The Guidance is limited in scope to the correction of user-generated comments (“UGC”) posted by independent third parties, not to communications created or controlled by a manufacturer.1 An open forum hosted by a manufacturer will be considered independent as long as there is a clear and conspicuous statement that the manufacturer does not create or control the UGC. Manufacturers are permitted to define the scope of the information they are correcting, as long as they are explicit about the scope of the response and as long as the corrective communication addresses the comment in full. For example, a manufacturer can respond to one comment on a blog as long as the correction explicitly refers to that comment, without being held responsible for correcting every comment on the blog. Manufacturers also must be consistent – they cannot correct misinformation that portrays a product in a negative light while leaving unaddressed statements that overstate a product’s benefits.

The Guidance proposes the following criteria for a communication to be considered an appropriate corrective action that meets the requirements of the safe harbor:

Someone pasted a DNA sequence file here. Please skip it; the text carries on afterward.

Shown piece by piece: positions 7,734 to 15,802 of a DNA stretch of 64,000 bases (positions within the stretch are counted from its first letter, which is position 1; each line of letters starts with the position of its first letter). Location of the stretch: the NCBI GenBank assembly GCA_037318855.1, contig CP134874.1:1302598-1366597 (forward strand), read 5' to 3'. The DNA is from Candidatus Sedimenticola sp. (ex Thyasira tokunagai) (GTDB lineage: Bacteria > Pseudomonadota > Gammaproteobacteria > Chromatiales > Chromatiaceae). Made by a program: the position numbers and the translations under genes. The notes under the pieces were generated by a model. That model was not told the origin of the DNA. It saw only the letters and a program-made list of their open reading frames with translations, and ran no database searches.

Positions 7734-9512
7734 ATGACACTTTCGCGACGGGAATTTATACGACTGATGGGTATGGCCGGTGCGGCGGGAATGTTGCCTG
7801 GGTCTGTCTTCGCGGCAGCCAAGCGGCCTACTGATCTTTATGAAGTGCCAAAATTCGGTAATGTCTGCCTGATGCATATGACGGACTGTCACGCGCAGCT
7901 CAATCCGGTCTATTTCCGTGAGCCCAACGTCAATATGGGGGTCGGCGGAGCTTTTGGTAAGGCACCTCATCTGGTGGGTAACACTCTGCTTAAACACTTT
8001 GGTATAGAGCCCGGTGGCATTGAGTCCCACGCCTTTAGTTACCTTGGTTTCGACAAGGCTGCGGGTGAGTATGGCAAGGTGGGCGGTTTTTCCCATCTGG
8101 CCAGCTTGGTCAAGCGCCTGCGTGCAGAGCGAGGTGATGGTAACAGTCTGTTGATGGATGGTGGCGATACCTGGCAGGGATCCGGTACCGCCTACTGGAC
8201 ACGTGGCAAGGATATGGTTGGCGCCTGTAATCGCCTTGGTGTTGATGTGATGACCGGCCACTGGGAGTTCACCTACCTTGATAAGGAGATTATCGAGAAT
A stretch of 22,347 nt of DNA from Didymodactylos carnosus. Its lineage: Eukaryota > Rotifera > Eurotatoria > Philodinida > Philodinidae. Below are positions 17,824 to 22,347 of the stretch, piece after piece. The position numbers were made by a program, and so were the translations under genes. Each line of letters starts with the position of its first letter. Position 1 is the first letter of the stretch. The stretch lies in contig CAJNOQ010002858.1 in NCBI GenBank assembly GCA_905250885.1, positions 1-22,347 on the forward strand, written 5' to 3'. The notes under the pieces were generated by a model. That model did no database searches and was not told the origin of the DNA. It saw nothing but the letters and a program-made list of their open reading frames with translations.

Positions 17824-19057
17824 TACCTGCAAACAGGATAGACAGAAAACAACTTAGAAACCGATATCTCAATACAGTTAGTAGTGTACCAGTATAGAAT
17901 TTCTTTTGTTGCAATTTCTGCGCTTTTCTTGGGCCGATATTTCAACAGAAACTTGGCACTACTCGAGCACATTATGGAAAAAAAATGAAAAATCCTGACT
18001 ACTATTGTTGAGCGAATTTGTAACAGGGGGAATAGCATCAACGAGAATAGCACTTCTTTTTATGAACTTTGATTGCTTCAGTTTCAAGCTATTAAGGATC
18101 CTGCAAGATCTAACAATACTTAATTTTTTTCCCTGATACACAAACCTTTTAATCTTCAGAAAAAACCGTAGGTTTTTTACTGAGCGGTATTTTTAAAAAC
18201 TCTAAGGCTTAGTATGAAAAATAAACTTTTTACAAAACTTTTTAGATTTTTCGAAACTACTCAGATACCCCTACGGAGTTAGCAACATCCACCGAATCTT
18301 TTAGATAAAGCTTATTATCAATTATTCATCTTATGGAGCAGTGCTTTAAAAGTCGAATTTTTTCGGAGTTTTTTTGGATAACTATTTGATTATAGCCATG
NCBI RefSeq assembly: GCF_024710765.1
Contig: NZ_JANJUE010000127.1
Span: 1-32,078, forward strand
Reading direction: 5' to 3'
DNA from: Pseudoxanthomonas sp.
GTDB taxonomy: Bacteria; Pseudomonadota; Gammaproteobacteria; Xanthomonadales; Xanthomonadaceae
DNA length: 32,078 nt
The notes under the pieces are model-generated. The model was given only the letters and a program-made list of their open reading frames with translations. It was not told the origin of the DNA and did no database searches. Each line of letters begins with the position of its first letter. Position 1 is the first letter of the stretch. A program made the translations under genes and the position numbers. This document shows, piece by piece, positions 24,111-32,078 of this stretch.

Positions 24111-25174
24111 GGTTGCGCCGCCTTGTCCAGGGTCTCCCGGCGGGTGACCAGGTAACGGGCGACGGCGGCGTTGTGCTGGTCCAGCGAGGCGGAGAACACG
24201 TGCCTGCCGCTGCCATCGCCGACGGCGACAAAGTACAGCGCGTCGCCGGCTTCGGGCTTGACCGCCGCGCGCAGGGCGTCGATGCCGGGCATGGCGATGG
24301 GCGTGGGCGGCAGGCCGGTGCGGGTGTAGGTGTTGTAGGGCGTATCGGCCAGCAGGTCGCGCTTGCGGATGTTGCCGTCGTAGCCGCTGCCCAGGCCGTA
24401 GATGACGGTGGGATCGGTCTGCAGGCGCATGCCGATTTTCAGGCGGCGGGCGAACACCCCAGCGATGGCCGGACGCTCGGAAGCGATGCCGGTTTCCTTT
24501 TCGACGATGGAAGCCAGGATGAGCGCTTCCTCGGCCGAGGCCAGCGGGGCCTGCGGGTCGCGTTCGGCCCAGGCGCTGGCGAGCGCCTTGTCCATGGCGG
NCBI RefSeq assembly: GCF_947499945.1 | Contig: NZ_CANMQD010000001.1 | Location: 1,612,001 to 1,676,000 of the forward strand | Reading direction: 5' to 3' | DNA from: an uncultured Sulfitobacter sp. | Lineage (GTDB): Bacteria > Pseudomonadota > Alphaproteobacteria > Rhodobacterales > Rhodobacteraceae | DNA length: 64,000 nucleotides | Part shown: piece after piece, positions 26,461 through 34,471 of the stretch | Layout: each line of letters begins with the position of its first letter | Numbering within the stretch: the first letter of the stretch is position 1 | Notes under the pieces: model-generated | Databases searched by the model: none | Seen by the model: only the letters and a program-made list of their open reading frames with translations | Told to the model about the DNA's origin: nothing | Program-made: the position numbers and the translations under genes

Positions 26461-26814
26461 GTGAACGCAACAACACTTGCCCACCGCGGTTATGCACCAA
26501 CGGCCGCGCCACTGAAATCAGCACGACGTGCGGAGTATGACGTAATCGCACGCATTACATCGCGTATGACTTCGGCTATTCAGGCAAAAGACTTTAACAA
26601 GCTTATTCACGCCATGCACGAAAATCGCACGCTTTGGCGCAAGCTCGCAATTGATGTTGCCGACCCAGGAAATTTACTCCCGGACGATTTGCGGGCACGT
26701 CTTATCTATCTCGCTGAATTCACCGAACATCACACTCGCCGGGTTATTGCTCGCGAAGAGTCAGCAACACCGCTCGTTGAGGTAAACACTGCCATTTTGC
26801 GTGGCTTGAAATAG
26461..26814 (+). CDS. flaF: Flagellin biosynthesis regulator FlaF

• Be relevant and responsive to the misinformation.
  • Be limited and tailored to the misinformation.
  • Be accurate.
  • Be consistent with the FDA-required labeling for the product.
  • Be    supported   by    sufficient   evidence,   including   substantial   evidence,   where appropriate, for prescription drugs.
  • Either be posted in conjunction with the misinformation in the same area of the forum or reference the misinformation.
  • Disclose that the person providing the corrective information is affiliated with the manufacturer or the product.

The Guidance also provides manufacturers with other options for correcting misinformation, including contacting the author to request that he or she remove the misinformation or permit corrective comments to be posted.